Table 7 Nitrogen balances in the combined SHARON-Anammox system SHARON In?uent xr? 584 (100%) R xy3 6 1 P xy3 6 1 Q NP O? 6 1 NP ? 6 1 Anammox E?uent 29 (5%) 1.4 83 (14%) 61 476? (82%)

E?uent/In?uent 267(46%) 227 (39%) 64 (11%) 4 61

using sludge digester e?uent (Fig. 10). The SHARON reactor was operated without pH control with a total nitrogen load of about 0.8 kg N m3Q per day [38]. The ammonium present in the sludge digester e?uent was converted to nitrite and a small amount of nitrate (11%) (Table 7). The nitrate formation was due to bio?lm wall growth, which was not always regularly removed. In large-scale applications this will be signi?cantly lower because of the larger volume to surface ratio. In this way an ammonium-nitrite mixture suitable for the Anammox process was generated. The e?uent of the SHARON reactor was used as in?uent for the Anammox ?uidized bed reactor. In the nitrite-limited Anammox reactor all nitrite was removed, the surplus ammonium remained. During the test period the overall ammonium removal e¤ciency was 83%. In Table 7 the nitrogen balances of the two systems are summarized. The optimization and application of the combination of these two processes on pilot plant and full scale remain challenges towards implementations in a future wastewater treatment plant.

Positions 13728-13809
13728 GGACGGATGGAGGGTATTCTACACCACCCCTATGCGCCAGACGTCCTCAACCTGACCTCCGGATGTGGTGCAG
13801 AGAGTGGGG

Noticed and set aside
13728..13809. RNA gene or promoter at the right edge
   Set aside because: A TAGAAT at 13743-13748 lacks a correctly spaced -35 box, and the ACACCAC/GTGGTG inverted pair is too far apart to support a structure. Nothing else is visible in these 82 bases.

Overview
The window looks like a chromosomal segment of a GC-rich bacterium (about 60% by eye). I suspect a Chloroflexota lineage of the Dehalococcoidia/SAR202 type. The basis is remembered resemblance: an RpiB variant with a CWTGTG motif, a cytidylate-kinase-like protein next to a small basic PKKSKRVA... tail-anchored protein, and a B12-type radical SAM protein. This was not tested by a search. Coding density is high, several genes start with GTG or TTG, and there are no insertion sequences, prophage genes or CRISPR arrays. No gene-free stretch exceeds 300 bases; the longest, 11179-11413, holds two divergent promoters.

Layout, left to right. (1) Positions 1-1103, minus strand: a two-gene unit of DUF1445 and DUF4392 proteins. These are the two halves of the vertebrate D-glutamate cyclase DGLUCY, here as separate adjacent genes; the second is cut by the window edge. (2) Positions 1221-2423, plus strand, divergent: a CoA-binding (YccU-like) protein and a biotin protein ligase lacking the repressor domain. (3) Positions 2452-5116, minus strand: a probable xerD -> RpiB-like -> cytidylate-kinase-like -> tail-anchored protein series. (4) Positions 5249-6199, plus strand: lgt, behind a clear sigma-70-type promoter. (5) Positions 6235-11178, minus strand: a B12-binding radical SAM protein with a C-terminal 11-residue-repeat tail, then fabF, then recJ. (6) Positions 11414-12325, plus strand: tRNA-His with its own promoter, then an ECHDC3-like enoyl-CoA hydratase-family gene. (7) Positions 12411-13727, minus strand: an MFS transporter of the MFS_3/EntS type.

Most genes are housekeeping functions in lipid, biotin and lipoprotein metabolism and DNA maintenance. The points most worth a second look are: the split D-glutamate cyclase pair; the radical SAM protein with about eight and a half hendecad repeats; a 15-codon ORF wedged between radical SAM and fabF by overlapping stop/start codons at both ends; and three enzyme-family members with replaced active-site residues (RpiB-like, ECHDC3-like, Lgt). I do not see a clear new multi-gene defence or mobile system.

Results are mg N l3I , percentages are given in parentheses. ? Concentration relative to the in?uent ?ow. ? Determined as the di?erence between dissolved and gaseous nitrogen compounds.

Acknowledgments The research on anaerobic ammonium oxidation